iPads in Physical Education

Recently, I have been asked to assist my PE teacher with the integration of iPads into the PE curriculum. I am fortunate that the PE teacher at my school is quite forward thinking and keen to involve mobile technology into his lessons as we share the belief that the iPad and the available sport apps have huge potential for

improving student outcomes. In it’s simplest form, we wanted to see if using the iPad as a skills development tool would translate into students analysing and critiquing their technique and therefore improve their performance. Needless to say that the natives were very excited about the prospect of using their iPads during lessons.

After a brief discussion, we choose to trial 3 free apps into our PE curriculum.

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The first app we asked the students to download was Slo Pro. Slo Pro is a great app that allows you to record up to 1000 fps and play back your video at super slow motion. This app also allows you to slow down a recording at variable rates, which means that you can play sections of your video back and changing speeds. The student were able to use this app with minimal support, the interface is simple and intuitive and the app works as described. The only thing that caused some difficulty was sharing the videos recorded. Even though the free version allows users to upload their videos to YouTube, doing so was very clunky and unreliable. Out of a whole class, 3 students were able to do so successfully. The free version of Slo Pro does not allow the user to save their video to their camera roll on their own device, to be able to do this, you need to purchase the full version, which costs $4.49. Buying the full version also unlocks some other useful features like altering the frame rates of your recording.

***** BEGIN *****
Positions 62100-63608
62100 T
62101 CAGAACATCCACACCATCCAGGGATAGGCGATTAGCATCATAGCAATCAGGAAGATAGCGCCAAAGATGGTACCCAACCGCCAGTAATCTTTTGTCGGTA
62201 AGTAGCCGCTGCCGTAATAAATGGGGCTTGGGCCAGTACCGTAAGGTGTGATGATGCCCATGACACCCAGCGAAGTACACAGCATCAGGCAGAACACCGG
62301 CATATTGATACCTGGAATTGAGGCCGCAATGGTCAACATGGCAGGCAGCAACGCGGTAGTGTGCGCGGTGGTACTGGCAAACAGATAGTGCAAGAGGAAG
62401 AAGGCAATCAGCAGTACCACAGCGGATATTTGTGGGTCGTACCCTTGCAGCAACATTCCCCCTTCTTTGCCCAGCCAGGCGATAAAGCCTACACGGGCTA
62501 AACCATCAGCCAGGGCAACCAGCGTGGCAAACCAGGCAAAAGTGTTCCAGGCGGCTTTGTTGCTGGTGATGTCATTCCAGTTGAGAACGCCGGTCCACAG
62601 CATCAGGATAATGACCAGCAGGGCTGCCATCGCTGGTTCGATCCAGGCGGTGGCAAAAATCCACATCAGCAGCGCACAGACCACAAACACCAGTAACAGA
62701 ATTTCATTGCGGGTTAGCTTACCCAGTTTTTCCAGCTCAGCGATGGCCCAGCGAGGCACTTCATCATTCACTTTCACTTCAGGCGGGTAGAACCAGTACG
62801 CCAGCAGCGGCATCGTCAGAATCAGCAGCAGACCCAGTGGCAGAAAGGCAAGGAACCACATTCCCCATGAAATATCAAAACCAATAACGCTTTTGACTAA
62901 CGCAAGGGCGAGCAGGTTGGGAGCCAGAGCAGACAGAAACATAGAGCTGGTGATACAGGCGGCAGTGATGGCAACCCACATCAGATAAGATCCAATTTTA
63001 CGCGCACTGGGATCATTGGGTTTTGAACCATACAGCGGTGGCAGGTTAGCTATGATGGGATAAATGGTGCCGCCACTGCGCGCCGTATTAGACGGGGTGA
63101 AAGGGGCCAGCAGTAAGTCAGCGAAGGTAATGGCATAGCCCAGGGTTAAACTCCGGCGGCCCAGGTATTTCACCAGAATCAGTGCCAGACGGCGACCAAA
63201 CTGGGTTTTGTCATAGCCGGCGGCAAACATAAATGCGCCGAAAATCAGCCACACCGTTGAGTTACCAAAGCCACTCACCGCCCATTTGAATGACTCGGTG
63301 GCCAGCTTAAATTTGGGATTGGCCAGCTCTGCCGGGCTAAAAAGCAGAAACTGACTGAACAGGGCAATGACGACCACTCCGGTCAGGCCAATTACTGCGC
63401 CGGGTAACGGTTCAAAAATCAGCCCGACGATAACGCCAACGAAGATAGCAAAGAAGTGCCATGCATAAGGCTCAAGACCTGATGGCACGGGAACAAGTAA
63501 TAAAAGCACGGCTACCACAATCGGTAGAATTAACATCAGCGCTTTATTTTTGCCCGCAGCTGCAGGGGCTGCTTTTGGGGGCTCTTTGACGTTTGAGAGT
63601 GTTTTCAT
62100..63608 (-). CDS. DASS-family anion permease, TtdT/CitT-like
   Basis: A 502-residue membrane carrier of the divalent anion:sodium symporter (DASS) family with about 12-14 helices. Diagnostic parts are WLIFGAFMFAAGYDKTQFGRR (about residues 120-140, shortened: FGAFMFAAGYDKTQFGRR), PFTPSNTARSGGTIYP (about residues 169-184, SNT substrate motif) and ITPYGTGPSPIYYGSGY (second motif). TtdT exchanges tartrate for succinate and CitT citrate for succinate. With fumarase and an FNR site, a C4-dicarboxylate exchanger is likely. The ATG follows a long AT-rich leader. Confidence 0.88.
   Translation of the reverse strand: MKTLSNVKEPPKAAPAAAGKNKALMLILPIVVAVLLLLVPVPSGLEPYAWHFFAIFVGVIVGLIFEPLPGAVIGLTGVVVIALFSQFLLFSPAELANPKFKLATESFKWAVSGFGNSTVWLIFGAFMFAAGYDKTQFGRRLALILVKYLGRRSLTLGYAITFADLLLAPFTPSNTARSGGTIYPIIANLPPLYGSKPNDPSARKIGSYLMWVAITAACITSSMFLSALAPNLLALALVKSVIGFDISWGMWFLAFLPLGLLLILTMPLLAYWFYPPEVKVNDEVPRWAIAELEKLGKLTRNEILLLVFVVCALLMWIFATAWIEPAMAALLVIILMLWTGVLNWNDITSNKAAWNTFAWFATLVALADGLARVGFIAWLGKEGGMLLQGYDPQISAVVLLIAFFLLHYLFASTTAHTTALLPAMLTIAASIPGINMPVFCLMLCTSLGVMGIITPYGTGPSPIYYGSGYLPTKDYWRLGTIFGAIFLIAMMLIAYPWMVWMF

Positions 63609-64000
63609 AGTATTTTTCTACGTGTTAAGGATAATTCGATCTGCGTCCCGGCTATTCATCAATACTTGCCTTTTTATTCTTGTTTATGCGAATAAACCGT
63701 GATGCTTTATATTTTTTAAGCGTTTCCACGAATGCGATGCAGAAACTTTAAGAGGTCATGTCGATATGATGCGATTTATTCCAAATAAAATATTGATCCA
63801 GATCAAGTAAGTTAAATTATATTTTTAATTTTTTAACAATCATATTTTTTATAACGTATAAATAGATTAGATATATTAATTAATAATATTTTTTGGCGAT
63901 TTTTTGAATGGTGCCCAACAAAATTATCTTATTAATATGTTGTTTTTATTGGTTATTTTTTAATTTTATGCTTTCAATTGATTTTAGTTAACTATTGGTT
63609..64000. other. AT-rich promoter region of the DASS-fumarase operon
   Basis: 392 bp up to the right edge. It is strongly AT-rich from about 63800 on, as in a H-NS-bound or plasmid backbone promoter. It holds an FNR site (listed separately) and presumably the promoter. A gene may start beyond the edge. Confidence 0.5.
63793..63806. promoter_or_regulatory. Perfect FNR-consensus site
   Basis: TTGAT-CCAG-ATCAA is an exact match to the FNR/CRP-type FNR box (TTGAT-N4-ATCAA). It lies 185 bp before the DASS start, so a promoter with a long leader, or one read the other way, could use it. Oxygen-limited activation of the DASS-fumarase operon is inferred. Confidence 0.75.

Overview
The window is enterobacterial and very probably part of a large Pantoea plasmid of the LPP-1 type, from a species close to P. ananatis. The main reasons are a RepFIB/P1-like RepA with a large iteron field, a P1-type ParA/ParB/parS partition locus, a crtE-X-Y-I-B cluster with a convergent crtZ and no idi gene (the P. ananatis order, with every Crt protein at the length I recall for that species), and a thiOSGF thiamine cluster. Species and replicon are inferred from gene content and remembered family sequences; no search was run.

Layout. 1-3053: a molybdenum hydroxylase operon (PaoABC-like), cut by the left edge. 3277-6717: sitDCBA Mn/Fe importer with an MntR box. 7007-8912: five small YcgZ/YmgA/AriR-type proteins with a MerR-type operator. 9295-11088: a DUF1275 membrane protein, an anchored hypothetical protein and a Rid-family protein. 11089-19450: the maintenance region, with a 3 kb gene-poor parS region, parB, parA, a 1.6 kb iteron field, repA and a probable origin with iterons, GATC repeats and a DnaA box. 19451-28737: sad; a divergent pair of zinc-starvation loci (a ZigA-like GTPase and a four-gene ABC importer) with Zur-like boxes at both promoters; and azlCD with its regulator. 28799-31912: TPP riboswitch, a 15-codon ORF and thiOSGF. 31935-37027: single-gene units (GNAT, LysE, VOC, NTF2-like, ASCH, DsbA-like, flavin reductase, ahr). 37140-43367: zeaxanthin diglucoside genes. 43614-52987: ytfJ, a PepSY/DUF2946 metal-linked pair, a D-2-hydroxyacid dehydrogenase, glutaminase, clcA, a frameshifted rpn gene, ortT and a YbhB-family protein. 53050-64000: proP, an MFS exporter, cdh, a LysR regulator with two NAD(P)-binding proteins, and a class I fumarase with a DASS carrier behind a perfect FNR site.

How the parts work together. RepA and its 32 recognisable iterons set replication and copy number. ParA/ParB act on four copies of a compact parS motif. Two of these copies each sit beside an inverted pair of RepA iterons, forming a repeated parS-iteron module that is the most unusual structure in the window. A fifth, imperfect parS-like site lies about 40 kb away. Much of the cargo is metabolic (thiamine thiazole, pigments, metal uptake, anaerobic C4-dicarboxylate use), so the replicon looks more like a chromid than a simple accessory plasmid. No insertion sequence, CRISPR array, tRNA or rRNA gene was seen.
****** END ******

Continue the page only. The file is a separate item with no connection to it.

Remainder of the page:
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The second app that we asked the students to download was Coach My Video. This app also allowed the students to record and play back their videosn slow motion and with frame by frame accuracy. It also allows the user to draw lines, shapes and calculate angles on top of the  video recording. This made analysing skills much easier as students were able to highlight areas of their technique that require practise. Another great feature of this app is that you can place two videos side by side and play them together. This feature, I believe, is what this app does best. When it came to sharing their work, the students were able to save their images with drawn overlays as jpgs which can then be emailed.

2099711763-iOS-StyledThe third app we experimented with was Ubersense and is my personal favourite of the three apps discussed in this post for a few reasons. Firstly, Ubersense allows you to record your videos in slow motion just like Slo Pro, you can playback at frame by frame rate, and it also allows you to draw and annotate your videos as Coach My Video does. So in other words, it can does what the other two apps do. Secondly, when it comes to sharing your video, Ubersense just works! Users sign up for a free account, this then allows them to not only email their videos, but it also allows them to record audio on top of their video with their annotations. So what they can produce is a video, that not only highlights areas for improvements, it allows them to record audio reflection or commentary of their videos.

We are yet to see if using these apps and iPads within PE classes will result in improved student performance but what is evident, is that our students are already becoming more aware of their technique and are able to describe where they need to improve when watching their recordings. Watch this space for further developments.